Taranatha says “In Bengal, The young Buddhist scholars believed they were more skilled than Shankaracharya. Inflated with vanity, they entered into debates with Shankaracharya and were all routed. As a result, Buddhism in Bengal was routed and Hinduism reestablished. Likewise in Odisha, Shankaracharya’s disciple Bhattacharya routed the Buddhists in debates.”

Is Gautam Buddha avatar of Vishnu?

There was an Upanishad named Allopanishad which declared Akbar was an incarnation of Vishnu. So, this claim could be a made-up one too.

When Buddhists killed Hindus

Duttagamini (150 BC) was a devout Buddhist king. He killed lakhs of Hindu Tamils. He feared he won’t go to heaven for his deeds. But Buddhist monks assured him: “You will surely go to heaven(swarga). There is no sin in killing unbelievers(Hindus) who were just like beasts”

Source: Mahavamsa 25.106 Translation: Bode Mahanama; Mabel Haynes; Wilhelm Grieger

Elara Chola and Buddhism

The Sinhalese Buddhist Chronicle Mahavamsa admits that their Tamil Hindu rival Elara Chola was a very righteous king who ruled with justice towards friend and foe alike.

Far from raiding any Buddhist or Hindu temples, Elara Chola was so righteous that he spent 15,000 coins to repair and Buddhist stupas as compensation for accidentally stepping on a Stupa with his chariot. Likewise, even the Hindus remember Elara Chola as “Manu Niti Chola”. He was known for ruling the kingdom righteously according to the laws of Manu and a large statue commemorating Elara holding Manusmriti in his hand is installed on the premises of Chennai High court.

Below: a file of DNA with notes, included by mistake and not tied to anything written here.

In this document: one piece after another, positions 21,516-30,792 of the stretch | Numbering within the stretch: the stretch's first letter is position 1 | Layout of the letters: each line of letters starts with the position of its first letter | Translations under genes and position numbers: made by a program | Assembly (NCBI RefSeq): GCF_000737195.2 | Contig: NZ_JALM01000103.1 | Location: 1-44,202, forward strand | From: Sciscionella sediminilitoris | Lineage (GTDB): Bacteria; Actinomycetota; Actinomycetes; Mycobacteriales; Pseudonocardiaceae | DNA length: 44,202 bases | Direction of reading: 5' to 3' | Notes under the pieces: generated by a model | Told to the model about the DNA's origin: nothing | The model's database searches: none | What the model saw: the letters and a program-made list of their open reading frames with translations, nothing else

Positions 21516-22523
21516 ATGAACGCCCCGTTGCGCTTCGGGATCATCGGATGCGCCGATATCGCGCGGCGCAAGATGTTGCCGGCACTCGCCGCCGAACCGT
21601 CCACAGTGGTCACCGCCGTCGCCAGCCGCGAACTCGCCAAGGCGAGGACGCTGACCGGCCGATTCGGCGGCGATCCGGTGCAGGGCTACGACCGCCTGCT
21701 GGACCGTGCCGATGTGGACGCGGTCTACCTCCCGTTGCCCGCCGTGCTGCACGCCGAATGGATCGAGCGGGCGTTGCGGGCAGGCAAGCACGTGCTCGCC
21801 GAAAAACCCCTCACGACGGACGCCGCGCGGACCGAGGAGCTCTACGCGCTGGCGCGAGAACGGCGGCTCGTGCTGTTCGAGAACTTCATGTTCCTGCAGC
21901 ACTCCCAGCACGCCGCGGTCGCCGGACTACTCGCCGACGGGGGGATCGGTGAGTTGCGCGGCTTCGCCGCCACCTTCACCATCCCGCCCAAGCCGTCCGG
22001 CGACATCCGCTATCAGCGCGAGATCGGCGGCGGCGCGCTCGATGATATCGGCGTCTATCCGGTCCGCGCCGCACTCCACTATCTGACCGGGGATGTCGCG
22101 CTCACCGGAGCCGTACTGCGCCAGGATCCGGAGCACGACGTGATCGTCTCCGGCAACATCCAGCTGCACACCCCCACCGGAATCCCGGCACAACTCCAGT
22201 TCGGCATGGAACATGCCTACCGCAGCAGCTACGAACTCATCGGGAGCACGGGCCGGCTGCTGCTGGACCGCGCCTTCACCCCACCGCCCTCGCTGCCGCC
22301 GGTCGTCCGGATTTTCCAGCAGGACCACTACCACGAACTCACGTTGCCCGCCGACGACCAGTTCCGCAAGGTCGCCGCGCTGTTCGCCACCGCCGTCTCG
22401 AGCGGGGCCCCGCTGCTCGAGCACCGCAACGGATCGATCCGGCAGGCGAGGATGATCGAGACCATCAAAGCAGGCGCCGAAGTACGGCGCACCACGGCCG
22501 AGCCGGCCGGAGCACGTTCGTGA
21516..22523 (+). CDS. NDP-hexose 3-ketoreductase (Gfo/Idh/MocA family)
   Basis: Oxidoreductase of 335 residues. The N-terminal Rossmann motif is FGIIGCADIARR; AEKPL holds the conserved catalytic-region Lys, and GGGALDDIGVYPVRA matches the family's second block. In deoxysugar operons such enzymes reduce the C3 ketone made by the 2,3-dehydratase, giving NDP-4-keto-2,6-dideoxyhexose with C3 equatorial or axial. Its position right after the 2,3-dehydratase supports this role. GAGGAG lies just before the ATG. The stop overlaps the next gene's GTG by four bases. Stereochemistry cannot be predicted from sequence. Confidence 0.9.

Elara Chola was cremated at the Dakhhina Stupa according to Mahavamsa. Even today, his tomb is venerated by both Tamils and Sinhalese. When Elara found out that the calf of a cow was killed under his son’s chariot, he ordered the execution of his own son to serve justice to the cow. For thousands of years, Elara Chola served as an icon for justice for the Hindu kings of Tamilakam.

Despite Elara’s righteousness, the very idea of a Hindu king ruling over the Buddhist population was intolerable to Duttagamini. He declared that his mission was to “establish the doctrine of Sambuddha” and waged war on Elara Chola. Duttagamini attacked not just soldiers. He even slaughtered the unarmed Hindu Tamil citizens of Vijitanagara.


How Buddhism prevented Hinduism from spreading in China

Brahmins had the opportunity to convert the Chinese emperor to Hinduism yet failed because the Brahmin who challenged the Buddhist monk to the debate wasn’t well prepared like him. This is mentioned in “Zhipan’s Account of the History of Buddhism in China: Volume 1” by Thomas Jülch.


Source for most of this writeup: &